Federal data shows drop in drug overdose deaths nationwide and in Kentucky

Preliminary data from the Centers for Disease Control and Prevention show a nationwide reduction in fatal overdose deaths last year and an even greater decline in Kentucky.

From December 2022 to December 2023, overdose deaths across the country dropped by an estimated 3%, according to the CDC’s data released earlier this month. That’s the first time the country has reported a decrease in drug overdose deaths in five years.

Kentucky’s decline in overdose fatalities reportedly outpaced the national rate, dropping by nearly 8%.

The CDC’s figures typically are not in complete lockstep with the Kentucky Office for Drug Control Policy’s annual data on fatal overdoses, which are slated to be released in early June. The federal data show what seems to be a trend not just in the commonwealth but nationwide: The number of overdose deaths continues to decline after COVID-19, and fentanyl is still to blame for driving those deaths.

Though there were fewer fentanyl-related deaths in 2023 than the year before, the fully synthetic opioid still claimed the most deaths of any drug. Also rising, and this is a trend also reflected in Kentucky’s local data in recent years, are overdoses involving cocaine and methamphetamine. They rose by 2% and 5%, respectively nationwide.

In 2022 in Kentucky, 90% of deaths involved opioids — more than 70% of which involved fentanyl, specifically — and 50% involved meth.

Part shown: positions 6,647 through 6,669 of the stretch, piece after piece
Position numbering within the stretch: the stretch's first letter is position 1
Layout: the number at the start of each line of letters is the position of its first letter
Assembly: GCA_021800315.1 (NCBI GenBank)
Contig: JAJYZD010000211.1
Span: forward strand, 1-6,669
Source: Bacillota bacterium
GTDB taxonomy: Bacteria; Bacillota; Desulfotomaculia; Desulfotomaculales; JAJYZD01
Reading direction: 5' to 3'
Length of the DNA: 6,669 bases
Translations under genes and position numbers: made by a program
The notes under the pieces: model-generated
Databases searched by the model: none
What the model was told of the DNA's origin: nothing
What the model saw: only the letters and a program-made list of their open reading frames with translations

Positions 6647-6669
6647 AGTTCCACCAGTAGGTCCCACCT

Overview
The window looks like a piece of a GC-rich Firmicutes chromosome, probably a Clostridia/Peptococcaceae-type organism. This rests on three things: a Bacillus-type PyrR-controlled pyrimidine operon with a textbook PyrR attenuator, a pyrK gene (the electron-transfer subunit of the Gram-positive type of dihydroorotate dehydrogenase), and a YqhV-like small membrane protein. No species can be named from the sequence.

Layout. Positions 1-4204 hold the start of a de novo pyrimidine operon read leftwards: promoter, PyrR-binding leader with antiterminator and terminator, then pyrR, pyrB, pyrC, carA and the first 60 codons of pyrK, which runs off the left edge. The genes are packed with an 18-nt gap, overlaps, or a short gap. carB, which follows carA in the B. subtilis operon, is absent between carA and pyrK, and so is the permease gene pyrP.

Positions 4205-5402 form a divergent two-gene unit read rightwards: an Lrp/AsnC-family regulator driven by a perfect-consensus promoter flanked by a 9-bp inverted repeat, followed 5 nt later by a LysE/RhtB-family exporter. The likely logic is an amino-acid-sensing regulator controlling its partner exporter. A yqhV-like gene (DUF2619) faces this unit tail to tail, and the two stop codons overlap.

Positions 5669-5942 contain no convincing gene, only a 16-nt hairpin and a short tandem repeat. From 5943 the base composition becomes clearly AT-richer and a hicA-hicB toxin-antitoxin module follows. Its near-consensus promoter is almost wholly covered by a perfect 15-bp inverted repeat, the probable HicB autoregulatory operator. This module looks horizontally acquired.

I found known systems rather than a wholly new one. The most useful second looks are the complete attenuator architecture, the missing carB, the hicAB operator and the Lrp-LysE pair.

The commonwealth, like many states, has ramped up its efforts to curb the drug epidemic, including by making naloxone, or narcan, more widely available. The nasal spray, when administered to someone experiencing an opioid overdose, immediately reverses the drug’s impact.

The state recently launched the website, findnalaxone.ky.gov, instructing people where they can find naloxone near them and how to administer it.

Though fentanyl continues to drive overdoses, Kentucky’s 2022 data showed a reduction in drug-related deaths for the first time since 2018. Rates of primarily opioid-related deaths dropped by 5%, welcome news after the state saw its highest-ever number of deaths — 2,257 — in 2021.

In 2022, Kentucky was one of only eight states that noted a significant decrease in drug deaths, according to the state Office for Drug Control Policy’s 2022 annual report.

The state’s 2023 annual report is to be released the first week of June.